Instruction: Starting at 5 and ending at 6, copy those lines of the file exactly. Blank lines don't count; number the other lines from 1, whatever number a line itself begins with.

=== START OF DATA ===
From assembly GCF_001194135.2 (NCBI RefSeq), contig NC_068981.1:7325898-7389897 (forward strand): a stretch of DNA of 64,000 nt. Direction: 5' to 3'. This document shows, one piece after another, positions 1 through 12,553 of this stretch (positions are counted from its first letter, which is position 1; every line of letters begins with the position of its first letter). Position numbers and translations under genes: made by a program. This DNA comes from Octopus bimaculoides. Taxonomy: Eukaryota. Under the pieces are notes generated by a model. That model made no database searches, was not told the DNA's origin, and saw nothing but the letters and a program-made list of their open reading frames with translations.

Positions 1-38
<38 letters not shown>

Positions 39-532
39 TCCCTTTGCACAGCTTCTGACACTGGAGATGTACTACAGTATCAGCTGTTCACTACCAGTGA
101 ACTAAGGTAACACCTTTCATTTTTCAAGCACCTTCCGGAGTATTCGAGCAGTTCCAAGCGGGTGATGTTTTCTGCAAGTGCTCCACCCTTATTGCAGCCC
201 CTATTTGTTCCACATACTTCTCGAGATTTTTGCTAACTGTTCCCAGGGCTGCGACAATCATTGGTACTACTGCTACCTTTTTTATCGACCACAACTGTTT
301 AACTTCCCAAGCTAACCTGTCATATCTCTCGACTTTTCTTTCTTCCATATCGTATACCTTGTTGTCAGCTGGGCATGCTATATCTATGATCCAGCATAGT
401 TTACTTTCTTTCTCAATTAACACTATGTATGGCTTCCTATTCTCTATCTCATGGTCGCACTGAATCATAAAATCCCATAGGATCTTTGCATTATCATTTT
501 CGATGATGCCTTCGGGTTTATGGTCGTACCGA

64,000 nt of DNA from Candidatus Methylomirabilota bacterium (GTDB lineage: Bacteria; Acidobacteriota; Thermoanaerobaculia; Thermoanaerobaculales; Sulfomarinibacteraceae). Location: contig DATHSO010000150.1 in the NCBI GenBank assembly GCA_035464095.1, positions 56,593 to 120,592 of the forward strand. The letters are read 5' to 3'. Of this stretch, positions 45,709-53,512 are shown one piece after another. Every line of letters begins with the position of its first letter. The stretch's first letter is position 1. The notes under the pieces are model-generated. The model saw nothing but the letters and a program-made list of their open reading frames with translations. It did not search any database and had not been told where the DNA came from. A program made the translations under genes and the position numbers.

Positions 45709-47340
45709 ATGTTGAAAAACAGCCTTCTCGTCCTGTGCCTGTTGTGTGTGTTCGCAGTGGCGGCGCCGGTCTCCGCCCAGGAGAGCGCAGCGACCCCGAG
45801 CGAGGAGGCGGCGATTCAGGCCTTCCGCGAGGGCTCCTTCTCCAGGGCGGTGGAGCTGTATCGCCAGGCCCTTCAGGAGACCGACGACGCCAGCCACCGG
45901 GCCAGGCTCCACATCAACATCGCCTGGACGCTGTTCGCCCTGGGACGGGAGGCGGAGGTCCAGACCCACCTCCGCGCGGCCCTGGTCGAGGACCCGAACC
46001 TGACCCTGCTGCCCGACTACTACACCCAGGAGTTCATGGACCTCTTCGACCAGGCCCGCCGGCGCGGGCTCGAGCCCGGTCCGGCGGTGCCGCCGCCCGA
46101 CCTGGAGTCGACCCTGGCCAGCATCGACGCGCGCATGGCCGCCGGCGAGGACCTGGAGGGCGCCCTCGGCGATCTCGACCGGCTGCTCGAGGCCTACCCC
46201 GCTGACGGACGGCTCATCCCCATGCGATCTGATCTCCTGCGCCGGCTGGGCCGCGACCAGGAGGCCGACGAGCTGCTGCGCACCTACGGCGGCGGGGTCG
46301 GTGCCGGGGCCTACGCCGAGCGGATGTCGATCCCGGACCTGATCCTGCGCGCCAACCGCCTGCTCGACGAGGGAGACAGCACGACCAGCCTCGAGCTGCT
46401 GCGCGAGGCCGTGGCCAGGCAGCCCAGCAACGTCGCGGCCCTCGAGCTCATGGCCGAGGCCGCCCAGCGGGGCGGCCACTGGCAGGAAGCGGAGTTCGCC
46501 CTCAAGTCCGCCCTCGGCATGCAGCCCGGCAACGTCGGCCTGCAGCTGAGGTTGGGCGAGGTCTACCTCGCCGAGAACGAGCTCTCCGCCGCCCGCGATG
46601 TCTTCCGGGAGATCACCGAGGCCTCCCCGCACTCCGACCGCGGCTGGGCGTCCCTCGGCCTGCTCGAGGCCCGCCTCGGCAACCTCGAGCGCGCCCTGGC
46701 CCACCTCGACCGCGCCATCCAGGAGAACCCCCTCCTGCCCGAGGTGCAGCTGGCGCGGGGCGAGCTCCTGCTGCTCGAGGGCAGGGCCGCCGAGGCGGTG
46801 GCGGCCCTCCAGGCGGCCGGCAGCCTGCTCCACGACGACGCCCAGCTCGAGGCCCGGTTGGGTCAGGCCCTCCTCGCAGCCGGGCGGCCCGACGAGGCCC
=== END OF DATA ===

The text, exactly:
39 TCCCTTTGCACAGCTTCTGACACTGGAGATGTACTACAGTATCAGCTGTTCACTACCAGTGA
101 ACTAAGGTAACACCTTTCATTTTTCAAGCACCTTCCGGAGTATTCGAGCAGTTCCAAGCGGGTGATGTTTTCTGCAAGTGCTCCACCCTTATTGCAGCCC